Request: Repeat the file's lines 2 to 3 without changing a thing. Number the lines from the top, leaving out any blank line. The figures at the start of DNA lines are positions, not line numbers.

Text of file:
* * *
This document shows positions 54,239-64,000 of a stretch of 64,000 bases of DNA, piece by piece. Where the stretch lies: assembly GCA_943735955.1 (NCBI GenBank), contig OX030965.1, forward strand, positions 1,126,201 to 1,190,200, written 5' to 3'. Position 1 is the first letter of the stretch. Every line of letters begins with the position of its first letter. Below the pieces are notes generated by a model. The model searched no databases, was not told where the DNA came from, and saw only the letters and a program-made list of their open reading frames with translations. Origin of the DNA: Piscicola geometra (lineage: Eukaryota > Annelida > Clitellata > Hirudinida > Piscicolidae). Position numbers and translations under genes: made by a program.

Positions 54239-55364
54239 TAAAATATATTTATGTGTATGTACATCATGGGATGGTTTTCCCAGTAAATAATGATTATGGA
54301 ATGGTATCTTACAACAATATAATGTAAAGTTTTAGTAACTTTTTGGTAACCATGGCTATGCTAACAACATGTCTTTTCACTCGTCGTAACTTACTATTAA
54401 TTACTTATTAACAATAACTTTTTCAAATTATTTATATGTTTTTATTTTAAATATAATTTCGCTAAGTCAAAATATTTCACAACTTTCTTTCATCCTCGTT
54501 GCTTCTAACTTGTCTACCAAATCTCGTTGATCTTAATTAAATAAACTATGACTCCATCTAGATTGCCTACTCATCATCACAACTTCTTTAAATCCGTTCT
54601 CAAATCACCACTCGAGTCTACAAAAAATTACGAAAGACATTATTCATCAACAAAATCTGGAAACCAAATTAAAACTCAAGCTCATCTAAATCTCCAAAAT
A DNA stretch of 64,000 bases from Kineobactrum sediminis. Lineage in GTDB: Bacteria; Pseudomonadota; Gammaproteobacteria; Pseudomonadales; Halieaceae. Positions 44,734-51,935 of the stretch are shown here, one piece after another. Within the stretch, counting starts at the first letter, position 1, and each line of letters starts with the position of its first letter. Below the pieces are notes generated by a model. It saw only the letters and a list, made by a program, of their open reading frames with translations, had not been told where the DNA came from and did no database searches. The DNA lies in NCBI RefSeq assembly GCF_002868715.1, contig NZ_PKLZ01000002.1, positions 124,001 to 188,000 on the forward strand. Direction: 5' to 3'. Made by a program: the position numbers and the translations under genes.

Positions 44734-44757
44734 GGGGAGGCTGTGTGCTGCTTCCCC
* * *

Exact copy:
Positions 54239-55364
54239 TAAAATATATTTATGTGTATGTACATCATGGGATGGTTTTCCCAGTAAATAATGATTATGGA